As you will repeatedly hear this semester, strong theoretical ideas can only result in exceptional built outcomes, if you effectively translate your ideas into well-executed construction documents (CDs). Effective translation requires you to hone your construction documentation craft, specifically to be clear, concise, and legible. Thus as stated earlier in the course:
Drawing craft in planting methods serves several purposes:
- Your drawing craft communicates the professionalism you bring to a clients project;
- Expresses the spatial qualities (e.g., scale, texture, colors, ambiance, form, and function), inter-and intra-system relationships, and the ecological assemblages of your design; and
- Legibility and thoroughness facilitate a well-constructed project within budget, on time, and with reduced liability.
While there is an art to beautiful, concise, and legible CDs, there are also standards to assist you in creating your CDs. These standards also facilitate collaboration among multi-disciplinary teams. In almost all cases, each design office has adopted a set of CAD standards. If these offices work on governmental projects, they have most likely selected a form of the National CAD Standards. A link to the PDF can be found on the Course Canvas Site. The benefits of a National CAD standard (USNCD), as outlined by USNCD, are as follows:
Benefits for building design professionals
1) Consistent classification, organization, and representation of CAD data for all projects, regardless of the project type or client.
2) Seamless transfer of information between architects, engineers, and other design team members.
3) Reduced preparation time for translation of electronic data files between different proprietary software file formats; predictable file translation results.
4) Reduced data file formatting and set-up time as a result of the adoption of the Standard by software application vendors.
5) Greatly reduced staff training time to teach multiple “office standards.”
6) A streamlined process for checking drawings for references, omissions, etc.
7) Automated updating of data files as the Standard evolves.
8) New opportunities for expanded services and revenue beyond building design.
9) New marketing opportunity; design firms complying with the Standard can feature compliance as a benefit to prospective clients
Benefits for the general contractor and related sub-contractors
1) Consistent organization of CAD data for all projects, from all sources.
2) Consistent drawing sheet order and sheet organization; information appears in the same place in all drawing sets, regardless of the source.
3) Reduction of discrepancies, reducing the potential for errors, change orders, and construction delays.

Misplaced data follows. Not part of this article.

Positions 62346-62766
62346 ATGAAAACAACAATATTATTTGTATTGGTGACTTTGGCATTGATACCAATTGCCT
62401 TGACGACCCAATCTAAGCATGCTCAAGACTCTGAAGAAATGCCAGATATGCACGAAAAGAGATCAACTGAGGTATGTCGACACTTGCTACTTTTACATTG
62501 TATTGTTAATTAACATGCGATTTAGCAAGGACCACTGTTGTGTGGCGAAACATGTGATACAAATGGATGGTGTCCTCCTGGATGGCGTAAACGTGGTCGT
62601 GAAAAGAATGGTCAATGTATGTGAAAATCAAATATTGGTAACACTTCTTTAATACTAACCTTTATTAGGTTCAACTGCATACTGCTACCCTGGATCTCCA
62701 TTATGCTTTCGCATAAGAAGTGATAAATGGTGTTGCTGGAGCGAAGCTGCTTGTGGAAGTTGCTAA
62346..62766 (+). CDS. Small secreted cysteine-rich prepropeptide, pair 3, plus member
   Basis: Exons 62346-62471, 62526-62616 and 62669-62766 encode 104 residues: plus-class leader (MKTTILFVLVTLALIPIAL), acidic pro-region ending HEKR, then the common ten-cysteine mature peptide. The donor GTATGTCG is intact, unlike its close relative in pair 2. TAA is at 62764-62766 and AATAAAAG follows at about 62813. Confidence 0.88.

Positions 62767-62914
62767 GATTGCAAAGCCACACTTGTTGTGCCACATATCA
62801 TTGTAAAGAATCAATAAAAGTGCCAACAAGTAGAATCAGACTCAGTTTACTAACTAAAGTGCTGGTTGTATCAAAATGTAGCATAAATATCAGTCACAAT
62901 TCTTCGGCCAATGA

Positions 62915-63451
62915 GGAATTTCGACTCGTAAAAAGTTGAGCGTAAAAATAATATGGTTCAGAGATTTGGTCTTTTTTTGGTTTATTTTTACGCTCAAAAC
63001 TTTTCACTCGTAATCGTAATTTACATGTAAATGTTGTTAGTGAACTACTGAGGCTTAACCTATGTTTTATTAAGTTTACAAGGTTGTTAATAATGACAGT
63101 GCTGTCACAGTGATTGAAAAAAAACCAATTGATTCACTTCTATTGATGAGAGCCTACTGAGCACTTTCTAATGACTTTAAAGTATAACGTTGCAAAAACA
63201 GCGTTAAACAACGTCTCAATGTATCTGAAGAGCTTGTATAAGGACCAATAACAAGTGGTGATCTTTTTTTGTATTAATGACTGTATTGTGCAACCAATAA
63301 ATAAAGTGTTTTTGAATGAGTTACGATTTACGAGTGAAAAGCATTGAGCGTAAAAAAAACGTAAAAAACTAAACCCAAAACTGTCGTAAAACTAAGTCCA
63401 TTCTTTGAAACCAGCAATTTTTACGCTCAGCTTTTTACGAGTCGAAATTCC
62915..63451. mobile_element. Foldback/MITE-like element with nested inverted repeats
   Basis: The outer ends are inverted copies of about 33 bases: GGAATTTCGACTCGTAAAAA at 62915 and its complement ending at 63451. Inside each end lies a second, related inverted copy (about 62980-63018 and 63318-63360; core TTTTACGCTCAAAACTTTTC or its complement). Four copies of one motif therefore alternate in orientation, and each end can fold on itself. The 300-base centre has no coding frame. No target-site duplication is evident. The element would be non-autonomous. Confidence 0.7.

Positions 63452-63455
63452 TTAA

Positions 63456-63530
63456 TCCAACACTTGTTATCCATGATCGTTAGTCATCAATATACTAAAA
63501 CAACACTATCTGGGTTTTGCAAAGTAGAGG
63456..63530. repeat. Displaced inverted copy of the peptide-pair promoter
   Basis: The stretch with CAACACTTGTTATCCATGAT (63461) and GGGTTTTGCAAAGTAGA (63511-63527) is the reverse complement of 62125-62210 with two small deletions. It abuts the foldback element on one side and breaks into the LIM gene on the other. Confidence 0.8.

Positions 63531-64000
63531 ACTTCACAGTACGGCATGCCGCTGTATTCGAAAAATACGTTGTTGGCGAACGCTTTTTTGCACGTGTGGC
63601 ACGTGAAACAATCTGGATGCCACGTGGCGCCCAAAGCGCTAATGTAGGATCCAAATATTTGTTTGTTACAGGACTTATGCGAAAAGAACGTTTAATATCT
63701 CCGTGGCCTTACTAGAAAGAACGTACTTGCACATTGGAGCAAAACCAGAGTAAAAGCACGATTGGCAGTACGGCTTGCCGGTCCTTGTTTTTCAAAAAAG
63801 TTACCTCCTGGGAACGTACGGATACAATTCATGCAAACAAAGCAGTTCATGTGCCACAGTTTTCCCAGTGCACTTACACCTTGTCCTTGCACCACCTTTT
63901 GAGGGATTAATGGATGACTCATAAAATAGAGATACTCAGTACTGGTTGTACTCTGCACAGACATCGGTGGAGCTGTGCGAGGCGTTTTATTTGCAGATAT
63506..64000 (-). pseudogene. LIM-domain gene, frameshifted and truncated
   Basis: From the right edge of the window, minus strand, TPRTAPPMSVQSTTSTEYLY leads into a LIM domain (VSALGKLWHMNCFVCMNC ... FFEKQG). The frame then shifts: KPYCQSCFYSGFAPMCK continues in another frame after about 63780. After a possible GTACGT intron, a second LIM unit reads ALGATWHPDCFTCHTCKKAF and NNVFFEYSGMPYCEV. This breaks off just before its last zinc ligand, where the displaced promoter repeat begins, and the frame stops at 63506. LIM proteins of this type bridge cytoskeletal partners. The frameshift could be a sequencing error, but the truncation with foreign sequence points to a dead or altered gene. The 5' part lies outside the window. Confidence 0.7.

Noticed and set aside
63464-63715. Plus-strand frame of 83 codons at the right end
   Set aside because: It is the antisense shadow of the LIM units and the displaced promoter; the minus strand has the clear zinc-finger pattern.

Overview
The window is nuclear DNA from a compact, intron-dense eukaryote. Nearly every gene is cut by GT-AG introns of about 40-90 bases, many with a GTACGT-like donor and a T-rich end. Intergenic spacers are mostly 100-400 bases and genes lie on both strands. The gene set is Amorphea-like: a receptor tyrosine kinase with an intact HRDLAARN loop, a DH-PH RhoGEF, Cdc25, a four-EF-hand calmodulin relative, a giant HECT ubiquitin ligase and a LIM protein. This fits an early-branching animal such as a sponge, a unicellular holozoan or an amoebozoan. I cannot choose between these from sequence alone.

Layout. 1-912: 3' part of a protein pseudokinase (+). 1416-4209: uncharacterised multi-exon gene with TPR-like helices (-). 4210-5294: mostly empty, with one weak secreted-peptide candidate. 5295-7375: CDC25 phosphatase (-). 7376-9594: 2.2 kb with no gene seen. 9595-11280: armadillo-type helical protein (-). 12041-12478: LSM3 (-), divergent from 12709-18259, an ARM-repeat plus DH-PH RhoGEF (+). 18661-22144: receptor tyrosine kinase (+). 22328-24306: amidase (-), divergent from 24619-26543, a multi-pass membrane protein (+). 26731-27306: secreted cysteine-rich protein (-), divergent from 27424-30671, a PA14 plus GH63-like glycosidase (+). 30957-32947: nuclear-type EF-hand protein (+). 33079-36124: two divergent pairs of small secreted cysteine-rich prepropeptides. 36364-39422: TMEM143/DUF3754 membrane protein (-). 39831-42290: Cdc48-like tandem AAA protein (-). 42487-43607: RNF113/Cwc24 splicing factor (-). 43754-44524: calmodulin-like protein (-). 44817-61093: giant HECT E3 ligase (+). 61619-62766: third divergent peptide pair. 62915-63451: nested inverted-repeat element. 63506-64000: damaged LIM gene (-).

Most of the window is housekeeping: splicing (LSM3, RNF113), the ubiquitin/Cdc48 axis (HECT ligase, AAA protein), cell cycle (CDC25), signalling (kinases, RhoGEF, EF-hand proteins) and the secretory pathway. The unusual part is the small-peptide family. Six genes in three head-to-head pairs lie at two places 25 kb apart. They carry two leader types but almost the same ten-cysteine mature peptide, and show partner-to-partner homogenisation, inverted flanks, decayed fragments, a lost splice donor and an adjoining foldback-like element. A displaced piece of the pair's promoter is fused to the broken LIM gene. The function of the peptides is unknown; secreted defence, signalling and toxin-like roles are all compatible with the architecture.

4) Consistent detail reference system.
Benefits for the client/building owner
1) Consistent organization of data for all projects, from all sources.
2) Greater clarity of communication of design intent to the client.
3) Streamlined electronic data management of facility management data.
4) Enhanced potential for automated document storage and retrieval.
5) Streamlined construction document checking process.
Benefits for the entire building design and construction industry
1) Reduced costs for training resulting from the common language of data classification and organization for CAD.
2) Improved preparation and training of prospective employees at undergraduate and graduate institutions of higher learning.
3) Enhanced potential for automated training and distance learning.
4) Elimination or reduction of a major barrier to the free exchange of building construction data, creating an opportunity to improve quality, improve efficiency and reduce costs in the building design, construction, and maintenance process.
To better assist you in creating CDs, we will specifically cover drawing or sheet naming conditions and numbering, layer naming, drawing standards, and plotting guidelines. If you want further information on graphic scales, north arrows, how to layout drawings sheets, text sizing, etc. it can be found in the USNCD PDF file on the course Canvas site.
Sheet Naming and Numbering Conventions
When following the USNCD, all drawing sheets should be named and numbered per Table 1. However, note we will not use all of these plans this semester, as we are only focused on planting methods, we will specifically focus on the L-103 and possibly L-104 Sheets. Also, note there are two levels of sheet naming complexity, depending on your project’s needs.
Table 1: USNCD sheet numbering and naming conventions.
CAD Layer Conventions
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